Provided by: libkeyutils-dev_1.5.2-2_amd64 bug

NAME

       keyctl_assume_authority - Assume the authority to instantiate a key
       keyctl_instantiate - Instantiate a key from flat data
       keyctl_instantiate_iov - Instantiate a key from segmented data
       keyctl_reject - Negatively instantiate a key specifying search error
       keyctl_negate - Negatively instantiate a key

SYNOPSIS

       #include <keyutils.h>

       long keyctl_assume_authority(key_serial_t key);

       long keyctl_instantiate(key_serial_t key, const void *payload,
       size_t plen, key_serial_t keyring);

       long keyctl_instantiate_iov(key_serial_t key,
       const struct iovec *payload_iov, unsigned ioc,
       key_serial_t keyring);

       long keyctl_negate(key_serial_t key, unsigned timeout,
       key_serial_t keyring);

       long keyctl_reject(key_serial_t key, unsigned timeout,
       unsigned error, key_serial_t keyring);

DESCRIPTION

       keyctl_assume_authority()  assumes  the  authority for the calling thread to deal with and
       instantiate the specified uninstantiated key.

       The calling thread must have the appopriate authorisation  key  resident  in  one  of  its
       keyrings for this to succeed, and that authority must not have been revoked.

       The  authorising  key  is  allocated by request_key() when it needs to invoke userspace to
       generate a key for the requesting process.  This is then attached to one of  the  keyrings
       of the userspace process to which the task of instantiating the key is given:

              requester -> request_key() -> instantiator

       Calling  this  function modifies the way request_key() works when called thereafter by the
       calling (instantiator) thread; once the authority is assumed, the keyrings of the  initial
       process  are  added  to  the search path, using the initial process's UID, GID, groups and
       security context.

       If a thread has multiple instantiations to deal with, it may call this function to  change
       the  authorisation key currently in effect.  Supplying a zero key de-assumes the currently
       assumed authority.

       NOTE!  This is a per-thread setting and not a per-process setting so that a  multithreaded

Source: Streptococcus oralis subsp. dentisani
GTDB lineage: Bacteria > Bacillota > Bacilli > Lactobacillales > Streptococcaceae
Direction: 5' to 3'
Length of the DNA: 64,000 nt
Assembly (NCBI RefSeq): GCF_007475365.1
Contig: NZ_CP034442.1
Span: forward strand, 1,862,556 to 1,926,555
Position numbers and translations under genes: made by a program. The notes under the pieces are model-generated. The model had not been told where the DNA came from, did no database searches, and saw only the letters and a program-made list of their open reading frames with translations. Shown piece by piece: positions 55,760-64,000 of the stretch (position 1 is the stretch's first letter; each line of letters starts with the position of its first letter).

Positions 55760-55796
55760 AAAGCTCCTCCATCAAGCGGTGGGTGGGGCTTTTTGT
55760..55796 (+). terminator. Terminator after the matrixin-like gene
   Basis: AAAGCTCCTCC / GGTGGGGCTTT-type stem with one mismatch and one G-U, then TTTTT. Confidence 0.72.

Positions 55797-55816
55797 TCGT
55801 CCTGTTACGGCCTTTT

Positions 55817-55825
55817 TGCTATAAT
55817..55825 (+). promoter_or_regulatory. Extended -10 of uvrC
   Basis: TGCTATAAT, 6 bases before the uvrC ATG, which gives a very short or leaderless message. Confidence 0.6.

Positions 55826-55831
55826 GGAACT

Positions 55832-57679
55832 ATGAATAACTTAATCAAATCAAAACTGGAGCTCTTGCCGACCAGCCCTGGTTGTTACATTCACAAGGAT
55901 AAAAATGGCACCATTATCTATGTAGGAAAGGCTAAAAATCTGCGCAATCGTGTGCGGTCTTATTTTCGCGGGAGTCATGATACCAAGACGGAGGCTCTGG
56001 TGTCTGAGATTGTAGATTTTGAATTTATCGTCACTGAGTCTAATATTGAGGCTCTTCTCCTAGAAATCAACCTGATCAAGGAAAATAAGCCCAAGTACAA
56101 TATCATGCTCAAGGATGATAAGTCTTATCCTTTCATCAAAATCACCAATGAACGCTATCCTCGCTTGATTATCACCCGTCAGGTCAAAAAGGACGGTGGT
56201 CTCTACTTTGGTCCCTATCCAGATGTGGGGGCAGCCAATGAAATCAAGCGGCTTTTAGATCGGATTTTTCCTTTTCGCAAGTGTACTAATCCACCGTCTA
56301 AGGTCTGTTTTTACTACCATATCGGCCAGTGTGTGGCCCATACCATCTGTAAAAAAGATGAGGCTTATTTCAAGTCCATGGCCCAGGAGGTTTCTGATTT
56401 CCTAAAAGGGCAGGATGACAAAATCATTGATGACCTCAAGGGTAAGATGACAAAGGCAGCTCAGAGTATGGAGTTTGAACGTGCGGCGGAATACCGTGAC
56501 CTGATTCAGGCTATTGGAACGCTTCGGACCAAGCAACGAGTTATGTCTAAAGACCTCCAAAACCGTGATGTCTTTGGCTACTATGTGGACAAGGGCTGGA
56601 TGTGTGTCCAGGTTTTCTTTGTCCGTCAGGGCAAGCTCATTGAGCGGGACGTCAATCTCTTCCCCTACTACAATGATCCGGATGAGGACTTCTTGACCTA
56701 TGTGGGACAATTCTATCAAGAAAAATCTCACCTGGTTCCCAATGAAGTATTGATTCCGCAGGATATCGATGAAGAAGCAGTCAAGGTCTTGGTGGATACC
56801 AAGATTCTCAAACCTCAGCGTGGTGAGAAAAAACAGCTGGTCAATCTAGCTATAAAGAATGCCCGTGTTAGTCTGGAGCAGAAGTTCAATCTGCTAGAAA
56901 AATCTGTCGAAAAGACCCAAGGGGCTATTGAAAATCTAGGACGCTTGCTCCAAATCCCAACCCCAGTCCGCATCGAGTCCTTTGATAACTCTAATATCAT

process can be used to instantiate several keys at once.

       keyctl_instantiate()  instantiates  the  payload  of  an  uninstantiated key from the data
       specified.  payload and plen specify the data for the new payload.  payload  may  be  NULL
       and  plen  may  be zero if the key type permits that.  The key type may reject the data if
       it's in the wrong format or in some other way invalid.

       keyctl_instantiate_iov() is similar, but the data is passed in an array of  iovec  structs
       instead  of  in  a  flat  buffer.   payload_iov  points  to  the base of the array and ioc
       indicates how many elements there are.  payload_iov may be NULL or  ioc  may  be  zero  to
       indicate that no data is being supplied.

       keyctl_reject()  marks  a  key as negatively instantiated and sets the expiration timer on
       it.  timeout specifies the lifetime of the key in seconds.  error specifies the  error  to
       be  returned  when  a  search hits the key (this is typically EKEYREJECTED, EKEYREVOKED or
       EKEYEXPIRED).  Note that keyctl_reject() falls back to keyctl_negate() if the kernel  does
       not support it.

       keyctl_negate() as keyctl_reject() with an error code of ENOKEY.

       Only  a  key  for  which  authority  has  been  assumed  may be instantiated or negatively
       instantiated, and once instantiated,  the  authorisation  key  will  be  revoked  and  the
       requesting process will be able to resume.

       The  destination keyring, if given, is assumed to belong to the initial requester, and not
       the instantiating process.  Therefore, the special keyring IDs  refer  to  the  requesting
       process's keyrings, not the caller's, and the requester's UID, etc. will be used to access
       them.

       The destination keyring can be zero if no extra link is desired.

       The requester, not the caller, must have write permission on the destination for a link to
       be made there.

RETURN VALUE

       On  success  keyctl_instantiate()  returns 0.  On error, the value -1 will be returned and
       errno will have been set to an appropriate error.

ERRORS

       ENOKEY The key or keyring specified is invalid.

       EKEYEXPIRED
              The keyring specified has expired.

       EKEYREVOKED
              The key or keyring specified had  been  revoked,  or  the  authorisation  has  been
              revoked.

       EINVAL The payload data was invalid.

       ENOMEM Insufficient memory to store the new payload or to expand the destination keyring.

       EDQUOT The  key  quota  for the key's user would be exceeded by increasing the size of the
              key to accommodate the new payload or the key quota for the keyring's user would be
              exceeded by expanding the destination keyring.

       EACCES The key exists, but is not writable by the requester.

LINKING

       This  is  a  library  function that can be found in libkeyutils.  When linking, -lkeyutils
       should be specified to the linker.

SEE ALSO

       keyctl(1),
       add_key(2),
       keyctl(2),
       request_key(2),
       keyctl(3),
       request-key(8)